Customers shop at a Sprint Corp. store inside the James R. Thompson Center in Chicago, Illinois on July 22, 2016.
Christopher Dilts — Bloomberg via Getty Images

Even though Sprint's stock price jumped 32% in less than a week.

By Aaron Pressman
July 29, 2016

Sprint shares have been on a tear for the past few days, gaining 32% since it reported second quarter results on Monday, July 25.

The fourth-largest U.S. wireless carrier surprised Wall Street analysts with a gain of 173,000 regular monthly phone customers in the second quarter—as well as $2.5 billion of adjusted earnings before interest, taxes, depreciation, and amortization. The results were some of the best since Japanese investor Masayoshi Son bought control of Sprint for almost $22 billion three years ago through his Softbank Group company.

The surprise allowed the Softbank CEO to brag that the carrier’s turnaround was nearly complete. “Sprint is no longer dragging us down but is about to turn into a cash maker for us,” Son said on Wednesday after reporting Softbank’s own results.

But not everyone in telecom-land is buying the turnaround.

Veteran analyst Walt Piecyk says investors should sell the stock, which is only worth one-third the current $6.12 price. The recent rally has been fed by unsustainably low capital spending, confusion about the carrier’s actual cash flow, and misplaced optimism about future subscriber gains, Piecyk says.

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Sprint s spent only $375 million in the quarter on capital spending needs like improving its national wireless network infrastructure. That was about one-quarter what similar-sized competitor T-Mobile tmus spent and one-eighth what market leader Verizon vz spent. Sprint’s figure represented just 6% of revenue, a level that Sprint probably cannot sustain if it is to continue to improve its network to keep up with rivals, Piecyk said.

“In our experience, operators invest 10% of service revenue when they are struggling, in the low to mid-teens during a normal period, and can spend in excess of 20% of revenue when in the midst of a major network upgrade cycle,” Piecyk wrote in a report on Sprint on Friday.

While Sprint did show modest subscriber growth in the second quarter, compared with a net loss of subscribers in the same quarter of 2015, the carrier would have to grow at a much greater rate of about 750,000 per quarter, or three million per year, to reach a financially sustainable position, Piecyk argued. That would be extremely unlikely given that Sprint would draw much stronger competitive reactions from the larger carriers if it started to gain customers at that rate.

Piecyk also questioned if Sprint could generate enough cash to pay down its hefty debt load on its own, as Softbank’s CEO has said.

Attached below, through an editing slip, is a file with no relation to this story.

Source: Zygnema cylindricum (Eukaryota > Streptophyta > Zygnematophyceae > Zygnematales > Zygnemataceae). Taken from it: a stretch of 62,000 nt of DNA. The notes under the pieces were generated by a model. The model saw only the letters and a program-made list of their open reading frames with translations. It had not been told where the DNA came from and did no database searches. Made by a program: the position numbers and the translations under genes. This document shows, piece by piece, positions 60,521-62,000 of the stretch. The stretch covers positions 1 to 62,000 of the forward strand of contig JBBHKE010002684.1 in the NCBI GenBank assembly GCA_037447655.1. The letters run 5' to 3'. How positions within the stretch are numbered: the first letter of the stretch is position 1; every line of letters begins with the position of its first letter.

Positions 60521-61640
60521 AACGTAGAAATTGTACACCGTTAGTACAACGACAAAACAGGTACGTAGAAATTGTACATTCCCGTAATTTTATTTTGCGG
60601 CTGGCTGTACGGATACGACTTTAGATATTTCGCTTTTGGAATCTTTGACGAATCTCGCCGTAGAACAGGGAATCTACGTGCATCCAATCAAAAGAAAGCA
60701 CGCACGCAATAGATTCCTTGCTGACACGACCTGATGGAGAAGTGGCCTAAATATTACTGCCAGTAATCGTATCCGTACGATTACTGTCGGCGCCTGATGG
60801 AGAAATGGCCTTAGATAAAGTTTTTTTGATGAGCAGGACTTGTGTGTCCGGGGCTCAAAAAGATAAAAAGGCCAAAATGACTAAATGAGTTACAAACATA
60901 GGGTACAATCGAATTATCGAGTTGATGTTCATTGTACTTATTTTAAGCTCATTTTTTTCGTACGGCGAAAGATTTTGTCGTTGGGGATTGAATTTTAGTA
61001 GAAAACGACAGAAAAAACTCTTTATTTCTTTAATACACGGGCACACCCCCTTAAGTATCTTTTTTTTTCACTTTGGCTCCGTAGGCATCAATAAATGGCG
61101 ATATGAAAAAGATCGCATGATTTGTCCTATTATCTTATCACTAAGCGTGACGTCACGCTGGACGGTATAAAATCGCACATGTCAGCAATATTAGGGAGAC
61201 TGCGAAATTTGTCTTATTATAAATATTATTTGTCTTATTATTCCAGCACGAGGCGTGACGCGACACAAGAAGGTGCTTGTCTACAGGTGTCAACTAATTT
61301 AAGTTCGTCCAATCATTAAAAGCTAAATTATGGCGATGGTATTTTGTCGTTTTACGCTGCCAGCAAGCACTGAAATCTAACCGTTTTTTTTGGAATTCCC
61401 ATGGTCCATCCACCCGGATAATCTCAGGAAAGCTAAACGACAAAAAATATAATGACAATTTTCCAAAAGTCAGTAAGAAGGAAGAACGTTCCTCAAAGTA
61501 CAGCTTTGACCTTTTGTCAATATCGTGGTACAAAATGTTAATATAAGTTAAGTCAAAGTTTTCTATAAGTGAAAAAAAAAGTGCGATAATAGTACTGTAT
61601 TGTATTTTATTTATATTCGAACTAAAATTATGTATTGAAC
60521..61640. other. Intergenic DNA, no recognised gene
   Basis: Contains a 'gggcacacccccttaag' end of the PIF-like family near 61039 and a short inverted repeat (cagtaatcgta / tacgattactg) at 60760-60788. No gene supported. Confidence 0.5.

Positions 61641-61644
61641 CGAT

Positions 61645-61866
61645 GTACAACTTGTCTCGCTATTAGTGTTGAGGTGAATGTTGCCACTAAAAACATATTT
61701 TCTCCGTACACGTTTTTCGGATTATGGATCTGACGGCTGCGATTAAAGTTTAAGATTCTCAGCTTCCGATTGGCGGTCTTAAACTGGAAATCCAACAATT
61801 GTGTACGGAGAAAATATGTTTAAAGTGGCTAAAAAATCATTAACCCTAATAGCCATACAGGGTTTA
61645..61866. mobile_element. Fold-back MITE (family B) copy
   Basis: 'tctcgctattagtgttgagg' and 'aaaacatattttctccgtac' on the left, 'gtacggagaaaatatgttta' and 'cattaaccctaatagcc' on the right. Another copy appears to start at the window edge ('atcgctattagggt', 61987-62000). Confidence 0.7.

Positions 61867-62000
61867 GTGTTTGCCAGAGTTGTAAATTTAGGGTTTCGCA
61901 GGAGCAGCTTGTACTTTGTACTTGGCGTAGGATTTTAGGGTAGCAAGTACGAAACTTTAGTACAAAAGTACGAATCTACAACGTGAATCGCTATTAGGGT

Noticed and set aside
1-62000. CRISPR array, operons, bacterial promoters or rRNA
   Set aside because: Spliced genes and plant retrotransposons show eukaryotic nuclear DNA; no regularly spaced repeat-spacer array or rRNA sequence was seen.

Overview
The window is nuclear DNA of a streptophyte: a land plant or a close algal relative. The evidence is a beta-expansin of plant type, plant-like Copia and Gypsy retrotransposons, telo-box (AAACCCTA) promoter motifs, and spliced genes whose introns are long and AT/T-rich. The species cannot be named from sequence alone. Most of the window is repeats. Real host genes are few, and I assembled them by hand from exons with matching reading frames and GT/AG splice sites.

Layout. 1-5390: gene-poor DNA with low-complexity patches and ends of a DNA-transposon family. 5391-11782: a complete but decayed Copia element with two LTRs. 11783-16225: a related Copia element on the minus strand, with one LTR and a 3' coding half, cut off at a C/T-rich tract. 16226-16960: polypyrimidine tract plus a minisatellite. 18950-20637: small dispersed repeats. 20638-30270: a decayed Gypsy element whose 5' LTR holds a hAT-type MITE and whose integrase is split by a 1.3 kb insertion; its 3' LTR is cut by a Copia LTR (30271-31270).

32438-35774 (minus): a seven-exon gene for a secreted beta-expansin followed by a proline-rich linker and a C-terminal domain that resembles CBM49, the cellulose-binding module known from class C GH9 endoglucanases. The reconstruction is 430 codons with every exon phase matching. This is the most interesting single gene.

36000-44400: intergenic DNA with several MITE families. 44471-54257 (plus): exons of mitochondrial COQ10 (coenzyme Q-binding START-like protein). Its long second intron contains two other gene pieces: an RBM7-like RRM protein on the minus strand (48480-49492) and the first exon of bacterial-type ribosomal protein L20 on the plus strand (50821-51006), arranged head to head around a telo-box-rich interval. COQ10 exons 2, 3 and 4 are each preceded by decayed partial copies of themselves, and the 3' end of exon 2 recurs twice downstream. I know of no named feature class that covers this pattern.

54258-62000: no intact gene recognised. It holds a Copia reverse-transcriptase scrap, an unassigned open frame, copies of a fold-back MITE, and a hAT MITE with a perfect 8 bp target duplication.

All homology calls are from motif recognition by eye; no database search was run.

Sorting out the actual cash flow at Sprint and the other big wireless carriers has become increasingly complicated as they shifted their business models around smartphone sales. Instead of getting free or discounted phones, with the carriers subsidizing the full cost, most customers now buy the phones at full price and pay in monthly installments.

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Sprint and its peers have then turned around and securitized those customer payments streams in return for up-front cash payments. Some customers at Sprint opt to lease their phones instead of buying them, leading to further accounting complications.

“It can be confusing when companies and our peers claim a company is generating free cash flow and yet net debt rises,” Piecyk wrote. “Based on our definition of free cash flow, which would in fact reduce net debt, we do not believe Sprint will be able to be free cash flow positive in 2017 let alone by the end of this year as Sprint Chairman Masa Son has forecast.”

Sprint rejected Piecyk’s analysis, noting that most other analysts are far more positive on the company.

“Mr. Piecyk is certainly entitled to his opinion, but his opinion is clearly out of touch with nearly every other sell side analyst’s review of our business,” a spokesman said in a statement to Fortune. “Our network is performing at best-ever levels. This past quarter we added more customers than Verizon and AT&T and are narrowing the gap to T-Mobile and our churn was a record low for Sprint. We continue to reduce our operating costs. We have a well thought out plan to manage our liquidity and are executing against it.”

Sprint is on a “pathway to become free cash flow positive” and Piecyk’s $2 stock price target is the lowest among 21 analysts who follow the company, the spokesman noted.

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